I’ve written recently about how bountiful this past season has been with fruits. Well, botanically, at least, “fruits” includes “nuts.” More on this later.* The nut harvest was also abundant.
Except for last year, just about every year has been a good year for black walnuts. But this year, it didn’t take long to pick up and fill baskets quickly. After being husked, cleaned, and then left to cure in a squirrel-proof loft, I’ve started cracking them (with my ‘Master Nutcracker’). Large, plum, tasty nutmeats drop free from the shells.
A Surprise Nut
What surprised me most was the harvest of English walnuts, botanically Juglans regia and also known as Persian walnuts. (The moniker “English” may be because of the significant role played by English sailors in distributing the nuts around the world.) Persia, or Eastern Europe is where this plant originated. Early on, humans introduced it to other parts of the world, including England, where Romans brought them 2,000 years ago. In the seventeenth century, the nuts and the wood of these trees was held in such high esteem in parts of Europe that a certificate of having planted a certain number of trees was needed before a man was allowed to marry.
Walnuts arrived in my garden in 2006, from seed from cold-hardy trees handed out at the Saratoga, New York meeting of the New York Nut Growers Association. I planted six of the walnut seeds. Because I have limited space and did not have high hopes for success, I arranged them in two stations of three plants each, with about 30 feet between the stations. In contrast to plants propagated asexually, such as by grafting or cuttings, plants grown from seed have some genetic diversity, in the same way you and your siblings are diverse from each other. I figured that eventually I would remove all but the one best tree at each station.
Despite the threat of frost killing blossoms in spring, walnut blight, defoliation by anthracnose disease in summer, and squirrels robbing all the nuts in fall, I was able to harvest plenty. Earlier in the season, I did notice that not all trees were bearing, or bearing well, so I cut down two of the slackers, one from each station.
As far as differences in the nuts from tree to tree, it’s hard to say for sure at this point except to say the nuts on one of the trees may have been smaller. I’ll take a more quantitative look next year.
Walnut trees are known to be slow to come into bearing. There’s a Flanders folk saying that goes, “By the time the tree is big, the planter surely will be dead.” Well, I planted the trees from seed, they have borne and grown fairly big, and I’m not dead.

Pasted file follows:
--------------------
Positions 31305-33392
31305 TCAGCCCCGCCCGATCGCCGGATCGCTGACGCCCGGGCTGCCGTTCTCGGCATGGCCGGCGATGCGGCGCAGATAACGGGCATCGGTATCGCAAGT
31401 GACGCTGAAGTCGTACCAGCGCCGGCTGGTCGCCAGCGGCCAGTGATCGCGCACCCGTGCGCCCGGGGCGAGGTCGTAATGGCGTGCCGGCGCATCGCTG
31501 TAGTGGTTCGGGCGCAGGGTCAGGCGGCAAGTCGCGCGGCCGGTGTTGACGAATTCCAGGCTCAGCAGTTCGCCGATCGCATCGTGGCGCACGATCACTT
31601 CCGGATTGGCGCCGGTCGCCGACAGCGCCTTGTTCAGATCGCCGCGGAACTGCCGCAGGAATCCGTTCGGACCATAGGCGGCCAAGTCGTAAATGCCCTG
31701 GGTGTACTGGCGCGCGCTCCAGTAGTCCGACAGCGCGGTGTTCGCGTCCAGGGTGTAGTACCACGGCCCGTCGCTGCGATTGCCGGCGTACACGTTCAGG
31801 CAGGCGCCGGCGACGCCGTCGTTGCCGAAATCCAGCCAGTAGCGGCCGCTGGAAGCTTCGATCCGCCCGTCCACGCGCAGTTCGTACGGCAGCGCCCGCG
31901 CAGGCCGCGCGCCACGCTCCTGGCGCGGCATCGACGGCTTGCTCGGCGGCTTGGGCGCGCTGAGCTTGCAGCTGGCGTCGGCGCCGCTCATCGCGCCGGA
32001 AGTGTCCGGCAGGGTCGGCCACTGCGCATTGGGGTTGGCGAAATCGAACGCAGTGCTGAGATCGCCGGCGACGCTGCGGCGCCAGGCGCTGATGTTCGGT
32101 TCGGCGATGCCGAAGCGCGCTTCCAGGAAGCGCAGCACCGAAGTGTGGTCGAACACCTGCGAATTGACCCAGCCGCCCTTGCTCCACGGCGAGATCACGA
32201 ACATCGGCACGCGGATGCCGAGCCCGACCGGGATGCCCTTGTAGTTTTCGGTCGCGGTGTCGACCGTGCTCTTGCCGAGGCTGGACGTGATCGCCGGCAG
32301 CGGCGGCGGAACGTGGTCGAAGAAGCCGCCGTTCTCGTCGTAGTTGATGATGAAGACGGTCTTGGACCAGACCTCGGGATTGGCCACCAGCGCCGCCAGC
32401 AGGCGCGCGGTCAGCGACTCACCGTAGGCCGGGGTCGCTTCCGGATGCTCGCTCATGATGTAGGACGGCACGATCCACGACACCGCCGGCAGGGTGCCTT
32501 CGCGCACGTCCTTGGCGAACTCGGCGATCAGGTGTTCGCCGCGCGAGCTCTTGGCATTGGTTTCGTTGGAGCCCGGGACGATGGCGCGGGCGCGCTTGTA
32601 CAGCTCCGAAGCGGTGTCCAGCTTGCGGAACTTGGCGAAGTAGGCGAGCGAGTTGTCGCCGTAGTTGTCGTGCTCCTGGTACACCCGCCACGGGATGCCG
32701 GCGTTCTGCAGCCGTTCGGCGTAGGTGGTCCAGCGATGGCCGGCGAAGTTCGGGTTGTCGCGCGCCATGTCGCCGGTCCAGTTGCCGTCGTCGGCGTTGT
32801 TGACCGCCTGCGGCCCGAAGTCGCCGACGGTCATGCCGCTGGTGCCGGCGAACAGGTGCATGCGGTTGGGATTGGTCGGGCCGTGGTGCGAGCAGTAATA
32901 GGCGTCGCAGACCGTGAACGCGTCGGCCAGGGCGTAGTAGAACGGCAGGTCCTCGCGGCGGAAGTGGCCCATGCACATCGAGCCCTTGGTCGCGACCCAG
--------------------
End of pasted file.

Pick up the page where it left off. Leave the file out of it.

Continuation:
Two nut trees whose first fruits I’m eagerly awaiting are both shellbark hickories (Carya laciniosa). Shagbark hickory (C. ovata) is very common around here and throughout eastern U.S., and is notable for its — duh! — very shaggy bark and tasty but small and hard to crack nuts. Shellbark hickory’s native range doesn’t extend as far east and south as shagbark’s. It’s found mostly along the Ohio and Mississippi Rivers, and bordering regions; nowhere, though, is it common. Also, the bark is less shaggy. The clincher is that shellbark nuts are much larger, around two inches long, and with thinner shells, so you get more bang for your buck with each nut you crack.
I planted the varieties Simpson and Grainger, both of which were selected for easy shelling. (Nut alert! I have since learned that Grainger is, in fact, a shagbark hickory, albeit a variety selected for large shells that crack out well.)
But how about some nuts! Simpson was planted in 2014 and Grainger in 2015, and both grow very slowly, about twelve inches per year. Bearing age is reputedly only a few years with a grafted trees, which, being named varieties, both were.
Nuts or no nuts, the trees are beautiful, their leaves turning a rich, golden yellow in autumn and, in winter, the stout branches punctuated and capped by fat buds.
Botanical Nuts, and Not
*Back to fruits: A fruit, botanically, is any seed-bearing structure of a flowering plant formed from a ripened ovary along with seeds and other structures. A nut is a kind of fruit, in this case with a kernel surrounded by a hard nutshell. A nut’s shell does not open to release the kernel. So all nuts are fruits but all fruits aren’t nuts. Botanically speaking.
Some fruits commonly called nuts, such as almond, pistachio, Brazil nut, walnut, pecan, and macadamia, are not true nuts; they are dry drupes (which doesn’t sound very complimentary, does it?). A nut is a dry drupe whose kernel is enclosed within a stony pit surrounded by flesh and a skin. Think of a peach. That’s a (non)dry drupe.
Chestnut, hazelnut, oak, and birch are examples of true nuts.
That’s all botany. Out on the street, we call lots of things nuts. Peanuts, for example, which are actually legumes, just like peas and beans.